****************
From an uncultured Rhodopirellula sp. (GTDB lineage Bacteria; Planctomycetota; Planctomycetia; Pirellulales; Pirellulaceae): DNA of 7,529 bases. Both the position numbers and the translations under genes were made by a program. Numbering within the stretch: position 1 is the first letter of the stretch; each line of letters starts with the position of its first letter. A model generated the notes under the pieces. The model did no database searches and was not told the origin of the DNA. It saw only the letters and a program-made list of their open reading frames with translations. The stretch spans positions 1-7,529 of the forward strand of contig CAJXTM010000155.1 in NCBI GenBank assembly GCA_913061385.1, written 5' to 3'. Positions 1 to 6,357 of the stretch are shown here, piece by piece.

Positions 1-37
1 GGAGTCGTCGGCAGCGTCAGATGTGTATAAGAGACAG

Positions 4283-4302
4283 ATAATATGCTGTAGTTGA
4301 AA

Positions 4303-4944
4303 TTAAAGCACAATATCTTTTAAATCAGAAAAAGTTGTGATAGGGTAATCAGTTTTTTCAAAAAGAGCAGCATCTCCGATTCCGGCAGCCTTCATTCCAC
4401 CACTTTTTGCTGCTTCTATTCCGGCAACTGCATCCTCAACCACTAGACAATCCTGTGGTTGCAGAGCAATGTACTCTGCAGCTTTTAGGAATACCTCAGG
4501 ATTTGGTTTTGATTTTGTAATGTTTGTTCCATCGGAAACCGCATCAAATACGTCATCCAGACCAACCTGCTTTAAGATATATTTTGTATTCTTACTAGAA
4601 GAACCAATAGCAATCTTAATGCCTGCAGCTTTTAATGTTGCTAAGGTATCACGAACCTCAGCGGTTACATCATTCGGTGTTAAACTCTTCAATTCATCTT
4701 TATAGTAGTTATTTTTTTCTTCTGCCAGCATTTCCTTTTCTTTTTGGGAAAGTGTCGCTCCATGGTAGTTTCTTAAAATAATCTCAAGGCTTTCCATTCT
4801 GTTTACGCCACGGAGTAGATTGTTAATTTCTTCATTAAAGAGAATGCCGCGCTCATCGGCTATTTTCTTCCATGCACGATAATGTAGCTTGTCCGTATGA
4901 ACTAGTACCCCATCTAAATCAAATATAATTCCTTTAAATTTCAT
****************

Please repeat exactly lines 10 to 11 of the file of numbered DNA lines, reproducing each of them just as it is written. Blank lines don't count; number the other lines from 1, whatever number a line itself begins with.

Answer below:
4501 ATTTGGTTTTGATTTTGTAATGTTTGTTCCATCGGAAACCGCATCAAATACGTCATCCAGACCAACCTGCTTTAAGATATATTTTGTATTCTTACTAGAA
4601 GAACCAATAGCAATCTTAATGCCTGCAGCTTTTAATGTTGCTAAGGTATCACGAACCTCAGCGGTTACATCATTCGGTGTTAAACTCTTCAATTCATCTT